Freedom of the media

Freedom of the media

This Module focuses on the written press, radio and television broadcasting. The resources are organized according to the two principles that govern Media regulation -diversity and pluralism - and their meaning as applied to different mediums. The Module also includes readings that critically assess the role of the Media and of press freedom in contemporary societies and the digital challenges to the traditional Media business model.

7 items found, showing 1 - 7

Media Ownership

Author: IACmHR
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In October 2000, following debates among different civil society organizations, and in support of the Office of the Special Rapporteur for Freedom of Expression, the Inter-American Commission on Human Rights approved the Declaration of Principles on Freedom of Expression. The Declaration constitutes a basic document for interpreting Article 13 of the American Convention on Human Rights. In light of the importance of these principles, the Commission also published an interpretation of the principles set forth in the Declaration.

OAS, IACmHR. Background and Interpretation of the Declaration of Principles. 108th regular period of sessions. 2-20 October 2000

Author: IACmHR, Catalina Botero Marino
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“This publication shows the guidelines that have been developed by the Inter-American Court and the Inter-American Commission and the Office of the Special Rapporteur for Freedom of Expression, regarding the need for an adequate regulation of the radioelectric spectrum to ensure free, independent, vigorous, plural, and diverse broadcasting, to insure, as a result, the greatest circulation of information and opinions.”

OAS, IACmHR, Special Rapporteur for Freedom of Expression, Catalina Botero. Freedom of Expression Standards for Free and Inclusive Broadcasting. OEA/Ser.L/V/II. CIDH/RELE/INF. 3/09. 30 December 2009

Author: Open Society Foundations, Marius Dragomir and Mark Thompson (eds)
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“The Mapping Digital Media project examines the global opportunities and risks created by new and digital media. Covering 56 countries, the project assesses how these changes affect the core democratic service that any media system should provide – news about political, economic, and social affairs – and how they can help advance open society values. The Mapping Digital Media research confirms that digital television and the internet have had a radical impact on media businesses, journalists, and citizens at large. As might be expected, platforms distributing journalism have proliferated, media companies are revamping their operations, and citizens have access to a cornucopia of news and information sources. Other findings were less foreseeable: digitization has brought no pressure to reform state broadcasters, less than one-third of countries found that digital media have helped to expand the social impact of investigative journalism, and digitization has not significantly affected total news diversity. The Global Findings reveal other common themes across the world: 1) Governments and politicians have too much influence over who owns, operates, and regulates the media, 2.) Many media markets are rife with monopolistic, corrupt, or untransparent practices, 3) It’s not clear where many governments and other bodies get their evidence for changes or updates to laws and policies on media and communication, 4) Media and journalism online offer hope of new, independent sources of information, but are also a new battleground for censorship and surveillance, 5) Data about the media worldwide are still uneven, unstandardized, and unreliable, and are often proprietary rather than freely accessible. The 16 chapters in this report provide a unique survey of thematic and geographical trends, and provide new insight into how the information and communications revolution is shaping the new landscape of media and journalism.”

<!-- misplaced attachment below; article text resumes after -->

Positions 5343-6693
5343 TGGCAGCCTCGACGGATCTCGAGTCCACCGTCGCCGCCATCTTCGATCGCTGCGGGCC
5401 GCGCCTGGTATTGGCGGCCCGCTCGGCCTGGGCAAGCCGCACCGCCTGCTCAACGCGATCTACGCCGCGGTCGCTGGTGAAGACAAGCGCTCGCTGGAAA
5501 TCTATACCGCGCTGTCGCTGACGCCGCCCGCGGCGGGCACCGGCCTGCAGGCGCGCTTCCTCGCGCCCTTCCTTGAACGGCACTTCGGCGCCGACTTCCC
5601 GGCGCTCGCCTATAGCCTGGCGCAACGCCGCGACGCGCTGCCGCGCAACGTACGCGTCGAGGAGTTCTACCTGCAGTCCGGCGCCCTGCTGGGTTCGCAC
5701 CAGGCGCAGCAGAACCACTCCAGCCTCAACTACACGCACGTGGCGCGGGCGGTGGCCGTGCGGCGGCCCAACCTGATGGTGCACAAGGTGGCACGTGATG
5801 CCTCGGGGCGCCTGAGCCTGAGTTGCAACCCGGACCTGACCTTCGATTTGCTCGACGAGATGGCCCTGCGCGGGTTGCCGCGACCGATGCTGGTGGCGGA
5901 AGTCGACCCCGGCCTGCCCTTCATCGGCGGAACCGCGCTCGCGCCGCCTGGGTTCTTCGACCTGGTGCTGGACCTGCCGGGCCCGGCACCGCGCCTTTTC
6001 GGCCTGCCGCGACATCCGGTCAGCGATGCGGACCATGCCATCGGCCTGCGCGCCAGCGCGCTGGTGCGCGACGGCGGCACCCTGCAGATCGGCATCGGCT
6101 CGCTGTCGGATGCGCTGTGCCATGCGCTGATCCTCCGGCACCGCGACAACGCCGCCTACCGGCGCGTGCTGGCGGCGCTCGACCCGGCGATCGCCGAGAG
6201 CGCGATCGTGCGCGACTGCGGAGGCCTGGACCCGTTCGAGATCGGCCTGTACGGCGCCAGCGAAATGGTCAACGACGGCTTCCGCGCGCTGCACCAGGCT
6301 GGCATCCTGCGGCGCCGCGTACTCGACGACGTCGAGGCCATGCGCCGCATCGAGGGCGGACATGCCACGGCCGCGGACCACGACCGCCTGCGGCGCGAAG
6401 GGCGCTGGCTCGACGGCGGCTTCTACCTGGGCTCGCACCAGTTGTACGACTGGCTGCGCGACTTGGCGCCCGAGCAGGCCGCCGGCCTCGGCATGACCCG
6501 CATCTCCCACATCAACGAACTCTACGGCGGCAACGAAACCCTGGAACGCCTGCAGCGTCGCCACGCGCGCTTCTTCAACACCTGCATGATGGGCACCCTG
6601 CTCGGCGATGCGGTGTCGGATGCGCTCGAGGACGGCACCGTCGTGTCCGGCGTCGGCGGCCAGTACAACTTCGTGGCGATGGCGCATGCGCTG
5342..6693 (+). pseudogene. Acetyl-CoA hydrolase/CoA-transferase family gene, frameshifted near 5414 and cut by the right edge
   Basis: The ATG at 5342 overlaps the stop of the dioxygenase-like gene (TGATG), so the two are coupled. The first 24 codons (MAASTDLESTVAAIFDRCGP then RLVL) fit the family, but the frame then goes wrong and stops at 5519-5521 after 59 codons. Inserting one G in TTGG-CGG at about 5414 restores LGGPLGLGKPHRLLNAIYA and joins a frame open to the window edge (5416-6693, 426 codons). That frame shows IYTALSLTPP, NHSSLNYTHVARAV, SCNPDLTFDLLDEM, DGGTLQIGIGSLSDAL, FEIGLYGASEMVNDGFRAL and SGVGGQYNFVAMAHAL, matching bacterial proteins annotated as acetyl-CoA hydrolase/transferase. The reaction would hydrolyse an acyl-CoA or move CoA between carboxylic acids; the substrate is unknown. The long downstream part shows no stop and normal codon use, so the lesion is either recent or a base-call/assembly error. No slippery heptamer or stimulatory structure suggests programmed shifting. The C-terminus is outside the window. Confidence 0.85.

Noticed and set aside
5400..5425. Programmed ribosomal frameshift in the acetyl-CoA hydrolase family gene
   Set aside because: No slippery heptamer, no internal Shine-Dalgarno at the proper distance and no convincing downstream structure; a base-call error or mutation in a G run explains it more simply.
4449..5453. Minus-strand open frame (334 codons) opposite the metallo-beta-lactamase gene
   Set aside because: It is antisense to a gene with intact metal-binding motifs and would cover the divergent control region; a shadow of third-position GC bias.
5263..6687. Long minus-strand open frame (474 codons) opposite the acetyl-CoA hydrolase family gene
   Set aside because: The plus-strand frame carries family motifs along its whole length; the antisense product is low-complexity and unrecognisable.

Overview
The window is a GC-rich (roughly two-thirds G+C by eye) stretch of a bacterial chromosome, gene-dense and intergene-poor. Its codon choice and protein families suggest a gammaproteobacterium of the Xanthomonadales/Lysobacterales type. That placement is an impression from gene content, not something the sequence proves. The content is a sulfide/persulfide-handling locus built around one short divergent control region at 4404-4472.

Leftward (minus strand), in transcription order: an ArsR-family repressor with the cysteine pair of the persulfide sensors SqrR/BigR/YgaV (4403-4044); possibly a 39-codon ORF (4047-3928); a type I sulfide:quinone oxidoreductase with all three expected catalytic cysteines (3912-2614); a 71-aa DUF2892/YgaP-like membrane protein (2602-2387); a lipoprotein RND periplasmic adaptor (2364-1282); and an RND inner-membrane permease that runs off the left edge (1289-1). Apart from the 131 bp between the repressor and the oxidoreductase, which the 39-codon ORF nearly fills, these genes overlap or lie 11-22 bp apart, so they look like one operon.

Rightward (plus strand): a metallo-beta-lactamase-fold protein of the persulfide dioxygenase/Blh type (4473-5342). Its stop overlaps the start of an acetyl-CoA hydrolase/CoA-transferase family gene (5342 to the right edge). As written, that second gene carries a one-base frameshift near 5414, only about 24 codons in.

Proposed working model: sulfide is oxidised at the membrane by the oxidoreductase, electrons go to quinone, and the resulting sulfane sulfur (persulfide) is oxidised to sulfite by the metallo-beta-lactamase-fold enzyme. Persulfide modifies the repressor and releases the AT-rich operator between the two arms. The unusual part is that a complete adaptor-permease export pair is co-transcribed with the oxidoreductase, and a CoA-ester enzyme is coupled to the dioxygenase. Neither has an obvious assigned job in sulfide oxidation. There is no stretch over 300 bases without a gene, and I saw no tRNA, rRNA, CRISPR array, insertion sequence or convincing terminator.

Open Society Foundations, Marius Dragomir and Mark Thompson (eds). “Mapping Digital Media: Global Findings”. 2014.  

Author: UNESCO, Toby Mendel